College of Business organizes a conference on financial engineering


She said banking regulators were struggling to regulate shadow banks, which raised concerns among regulators due to the increased use of FinTech or peer-to-peer lending in mortgages and consumer credit.

“We know from the study of history that most crises originate in the mortgage market, that housing is an important component of financial instability,” she said. “And, therefore, regulators are very concerned about shadow banking activity in this particular sector.”

A panel discussion on “The Impact of Technology on Hiring in the Financial Sector” focused on the finance jobs of the future and, with ongoing technological advancements in the financial services sector, how students can better prepare for the labor market.

Daniel Scansaroli ’05, ’06G, ’09G, ’11Ph.D., Head of Portfolio Construction and Modeling and Portfolio Management Strategist at BlueMountain Capital; Michael Liebman ’88, Director of Business Intelligence for Bloomberg LP; John Savage ’86, vice president of data science for Medidata Solutions; Troy Adair, Professor of Practice, College of Business; and Rebecca Wang, Assistant Professor of Marketing, College of Business.

Panelists discussed how advances in technology have led to both job losses and the creation of new technology-related jobs. Scansaroli said the new jobs require individuals to analyze patterns and algorithms.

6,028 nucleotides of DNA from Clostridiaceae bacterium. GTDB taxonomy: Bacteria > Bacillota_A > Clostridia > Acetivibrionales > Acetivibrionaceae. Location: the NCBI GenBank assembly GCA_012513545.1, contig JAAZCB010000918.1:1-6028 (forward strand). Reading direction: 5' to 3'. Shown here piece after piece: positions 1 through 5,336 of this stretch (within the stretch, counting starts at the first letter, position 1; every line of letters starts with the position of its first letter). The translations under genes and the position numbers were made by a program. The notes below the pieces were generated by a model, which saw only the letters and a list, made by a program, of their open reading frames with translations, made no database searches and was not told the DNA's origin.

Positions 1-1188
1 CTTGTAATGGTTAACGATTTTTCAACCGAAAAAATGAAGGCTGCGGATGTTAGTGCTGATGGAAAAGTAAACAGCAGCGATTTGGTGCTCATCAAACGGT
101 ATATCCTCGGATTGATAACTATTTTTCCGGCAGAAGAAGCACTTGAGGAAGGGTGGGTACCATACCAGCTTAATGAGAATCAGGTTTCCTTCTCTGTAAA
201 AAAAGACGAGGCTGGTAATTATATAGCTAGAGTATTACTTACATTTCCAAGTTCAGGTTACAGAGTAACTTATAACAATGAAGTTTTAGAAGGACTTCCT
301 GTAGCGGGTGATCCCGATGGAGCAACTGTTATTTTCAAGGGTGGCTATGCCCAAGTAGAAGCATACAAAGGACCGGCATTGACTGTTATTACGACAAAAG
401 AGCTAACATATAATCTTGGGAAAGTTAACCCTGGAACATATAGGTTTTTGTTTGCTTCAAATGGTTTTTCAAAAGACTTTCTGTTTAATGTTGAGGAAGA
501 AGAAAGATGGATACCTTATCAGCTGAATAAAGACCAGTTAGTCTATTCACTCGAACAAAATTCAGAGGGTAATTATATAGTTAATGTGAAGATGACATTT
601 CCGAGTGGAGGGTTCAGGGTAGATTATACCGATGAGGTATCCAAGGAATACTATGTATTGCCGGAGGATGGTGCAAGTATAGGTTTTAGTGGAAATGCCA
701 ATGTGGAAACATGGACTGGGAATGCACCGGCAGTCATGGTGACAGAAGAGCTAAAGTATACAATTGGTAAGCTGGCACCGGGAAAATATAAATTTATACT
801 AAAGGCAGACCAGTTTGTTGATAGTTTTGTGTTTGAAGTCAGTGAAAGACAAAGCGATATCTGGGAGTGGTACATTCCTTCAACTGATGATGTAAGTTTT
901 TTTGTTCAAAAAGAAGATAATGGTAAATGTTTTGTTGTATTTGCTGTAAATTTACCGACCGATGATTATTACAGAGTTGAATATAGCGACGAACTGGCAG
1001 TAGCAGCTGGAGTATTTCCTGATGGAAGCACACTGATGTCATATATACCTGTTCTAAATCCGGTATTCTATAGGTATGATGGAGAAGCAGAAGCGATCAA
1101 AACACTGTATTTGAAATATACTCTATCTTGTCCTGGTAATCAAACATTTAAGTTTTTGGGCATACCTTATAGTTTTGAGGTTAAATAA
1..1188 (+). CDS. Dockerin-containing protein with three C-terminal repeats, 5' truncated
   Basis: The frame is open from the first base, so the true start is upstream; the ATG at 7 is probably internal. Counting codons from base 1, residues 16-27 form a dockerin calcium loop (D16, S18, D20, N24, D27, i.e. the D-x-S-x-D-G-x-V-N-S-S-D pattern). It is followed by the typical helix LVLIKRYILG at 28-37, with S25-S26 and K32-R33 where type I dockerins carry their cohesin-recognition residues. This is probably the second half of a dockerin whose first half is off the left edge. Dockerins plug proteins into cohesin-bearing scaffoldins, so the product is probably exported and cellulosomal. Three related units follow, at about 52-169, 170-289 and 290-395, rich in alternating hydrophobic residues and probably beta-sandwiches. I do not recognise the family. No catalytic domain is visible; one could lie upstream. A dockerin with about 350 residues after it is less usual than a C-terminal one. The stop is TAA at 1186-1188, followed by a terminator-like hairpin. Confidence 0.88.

“You are now expected to come in and be anything from a computer scientist to a statistician to a data engineer,” Scansaroli said. “Now that doesn’t mean you’re an expert in all of these things – in fact most of these people aren’t, but they have a wide range of skills that they draw on, and the people who are experts in a particular field rise to the top as the most successful.

Panelists highlighted the importance for finance students to master data literacy and programming languages ​​such as Python.

The discussion also focused on whether coding should be a required course in the College of Business undergraduate program.

“I think it’s more important, as several people have said, that you learn a language and learn it well, because the modalities and features that you learn if you know something can be done in the language you know, it’s pretty easy to translate it,” Adair said.

Several other Lehigh professors also joined the Quant Conference roundtables: Hank Korth, professor of computer science and engineering; Hector Muñoz-Avila, Professor of Computer Science and Engineering and Cognitive Sciences; Roberto Palmieri, Assistant Professor of Computer Science and Engineering; Neal Snow, assistant professor of accounting; and David Zhang, Assistant Professor of Management.

Also present were Jeffrey Anthony, co-founding partner of Synaptic Consulting; Frank Van Gasbeke, professor of practice at Middlebury College; Denis Halvadzhiev, a hedge fund quant at JPMorgan Chase; Harsh Jain, a master’s student at Lehigh pursuing studies in data science and financial analytics; Juha E. Korpela, Founder, EcoFinSys LLC; Aziz Looman, director of analytics at; and Stephen Strombelline, Managing Director of Capital Forensics Inc.

Story of Mary Ellen Alu and Kelley Barrett


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